A casual observation of these video performances might suggest that Yamashiro is operating a not-too-subtle mockery of local traditions; however, the locations chosen for each of the depicted activities are carefully balanced to suggest a sense of displacement. The fence of a military airport base becomes the best place where to savour ice-cream; holding a sign while standing in front of a government building is an acceptable option for a tour operator; and Eisa dances are now meant to take place in a graveyard. Within these works, the artist seems to firmly reposition herself on the side of her fellow countrymen, left without a land to claim as their own, and having to negotiate their space in a territory that originally belonged to them.

The most impressive video piece is screened at the back of the gallery, in White Rainbow’s newly built-in cinema. Walking into the pitch dark room mid-screening, the overwhelmingly aggressive noise of a military aircraft is soon replaced by the silence accompanying impressive aerial views of rice fields. The vibrant greenery of the beautiful landscape is interspersed with the views of someone moving through dark tunnels of rocks. Eventually, the scene moves to an extreme close-up of mud-encrusted eyes and fingers. Unravelling their arms and legs from a network of intertwined limbs, opening their glassy eyes, men and women covered in mud emerge from a human mud-slide that has taken over a whole field. The continue change of camera angle is disorientating, with grand angles on the vastness of the space juxtaposed to abrupt zooms on dirty limbs and eyelashes.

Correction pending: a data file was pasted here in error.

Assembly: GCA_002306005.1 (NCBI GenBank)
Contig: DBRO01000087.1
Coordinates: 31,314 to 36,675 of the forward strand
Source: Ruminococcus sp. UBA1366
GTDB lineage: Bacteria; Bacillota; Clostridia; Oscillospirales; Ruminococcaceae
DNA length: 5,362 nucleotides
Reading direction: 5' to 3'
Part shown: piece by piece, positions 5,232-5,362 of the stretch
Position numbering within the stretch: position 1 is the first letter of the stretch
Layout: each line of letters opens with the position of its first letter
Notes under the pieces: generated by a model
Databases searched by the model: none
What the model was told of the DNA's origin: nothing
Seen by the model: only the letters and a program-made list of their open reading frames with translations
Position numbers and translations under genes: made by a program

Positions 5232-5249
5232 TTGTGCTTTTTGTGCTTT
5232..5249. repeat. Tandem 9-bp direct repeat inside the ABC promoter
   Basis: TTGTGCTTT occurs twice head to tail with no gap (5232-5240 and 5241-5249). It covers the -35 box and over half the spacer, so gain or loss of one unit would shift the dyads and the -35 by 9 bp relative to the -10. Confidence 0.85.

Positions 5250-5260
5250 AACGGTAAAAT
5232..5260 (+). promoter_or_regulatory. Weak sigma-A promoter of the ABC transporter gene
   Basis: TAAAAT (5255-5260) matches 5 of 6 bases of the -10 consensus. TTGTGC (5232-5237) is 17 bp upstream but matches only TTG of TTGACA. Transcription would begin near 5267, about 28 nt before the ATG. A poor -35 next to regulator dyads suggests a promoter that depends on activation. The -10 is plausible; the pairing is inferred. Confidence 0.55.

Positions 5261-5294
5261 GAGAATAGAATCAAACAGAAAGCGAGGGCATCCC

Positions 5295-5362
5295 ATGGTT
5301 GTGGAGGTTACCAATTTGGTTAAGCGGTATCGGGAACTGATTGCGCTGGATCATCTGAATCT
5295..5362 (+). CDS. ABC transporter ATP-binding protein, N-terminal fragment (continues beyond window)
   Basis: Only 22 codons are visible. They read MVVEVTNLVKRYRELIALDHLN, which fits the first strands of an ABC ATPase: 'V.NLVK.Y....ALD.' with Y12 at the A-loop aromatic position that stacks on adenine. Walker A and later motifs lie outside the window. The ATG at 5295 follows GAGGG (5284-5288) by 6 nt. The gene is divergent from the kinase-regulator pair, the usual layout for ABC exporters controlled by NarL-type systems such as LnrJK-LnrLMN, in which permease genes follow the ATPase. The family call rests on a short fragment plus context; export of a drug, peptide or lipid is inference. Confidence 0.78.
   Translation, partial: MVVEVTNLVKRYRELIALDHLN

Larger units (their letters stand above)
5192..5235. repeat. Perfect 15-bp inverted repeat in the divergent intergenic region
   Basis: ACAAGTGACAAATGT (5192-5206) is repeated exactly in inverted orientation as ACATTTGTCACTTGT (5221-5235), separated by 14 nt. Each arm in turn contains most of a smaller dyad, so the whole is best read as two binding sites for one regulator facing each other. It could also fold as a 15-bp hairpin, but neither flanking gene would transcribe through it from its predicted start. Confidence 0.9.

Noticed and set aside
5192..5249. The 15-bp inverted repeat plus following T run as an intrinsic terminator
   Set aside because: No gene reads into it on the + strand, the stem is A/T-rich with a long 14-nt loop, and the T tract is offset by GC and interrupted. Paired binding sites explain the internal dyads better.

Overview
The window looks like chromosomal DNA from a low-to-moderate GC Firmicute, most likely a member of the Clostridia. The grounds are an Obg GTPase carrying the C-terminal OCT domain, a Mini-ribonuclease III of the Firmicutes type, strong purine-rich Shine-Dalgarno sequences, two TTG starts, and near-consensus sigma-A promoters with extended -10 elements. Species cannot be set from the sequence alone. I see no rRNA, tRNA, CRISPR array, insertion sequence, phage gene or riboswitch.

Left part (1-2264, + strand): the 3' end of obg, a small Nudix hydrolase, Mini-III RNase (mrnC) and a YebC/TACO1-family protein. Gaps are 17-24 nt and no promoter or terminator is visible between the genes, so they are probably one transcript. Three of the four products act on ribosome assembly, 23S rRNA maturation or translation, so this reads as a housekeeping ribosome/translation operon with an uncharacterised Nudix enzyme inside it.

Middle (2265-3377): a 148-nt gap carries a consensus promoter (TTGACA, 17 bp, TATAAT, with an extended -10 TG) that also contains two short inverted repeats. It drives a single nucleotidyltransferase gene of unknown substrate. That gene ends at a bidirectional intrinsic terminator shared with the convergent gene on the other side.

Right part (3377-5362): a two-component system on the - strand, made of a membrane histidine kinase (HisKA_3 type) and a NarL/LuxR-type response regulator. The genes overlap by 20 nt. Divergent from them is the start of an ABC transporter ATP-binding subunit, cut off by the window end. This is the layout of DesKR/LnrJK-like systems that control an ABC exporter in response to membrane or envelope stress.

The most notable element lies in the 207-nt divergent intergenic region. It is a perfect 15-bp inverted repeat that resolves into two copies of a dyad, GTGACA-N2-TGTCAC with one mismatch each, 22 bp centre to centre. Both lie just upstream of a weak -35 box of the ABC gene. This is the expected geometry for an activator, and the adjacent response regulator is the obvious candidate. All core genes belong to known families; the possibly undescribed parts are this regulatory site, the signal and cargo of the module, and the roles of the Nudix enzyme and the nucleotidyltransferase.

The piece, aptly called Mud Man, has been filmed between Okinawa and Jeju in South Korea: the whispering sounds that can be occasionally heard in the background are either of the two languages, softly dispersed into thin air by murmurs emitted by these mud men. As the Korean-Japanese relationships have been tainted by a past history of colonialism, the use of this second filming location recalls an element of duality on the role of victims and perpetrators Japanese people have assumed in the generic discourse of land appropriation.

Leaving the exhibition, we are left wondering if Yamashiro’s work could be ascribed to a certain cultural perspective of the “artist as ethnographer”, as theorised (in shape of a question) by Hal Foster in 1995. The unexpressed questions raised by these mud men remain unanswered: are we aware of the space we occupy? Are we fighting enough to recover our voice and to re-establish our presence in open air, from where we can see and be seen? Skilfully, Yamashiro has indeed shifted the inner structure of these questions, weaving the narrative of an identity crisis into an act of resistance towards political and power constructs that have no interest in the future of Okinawans.

Editor’s Note: The art space White Rainbow reopened in March 2018 with a new 12 month programme of solo exhibitions and projects by contemporary Japanese artists ChimPom, Sasamoto Aki, Izumi Taro, Koizumi Meiro and Katayama Mari. More information on future exhibitions here.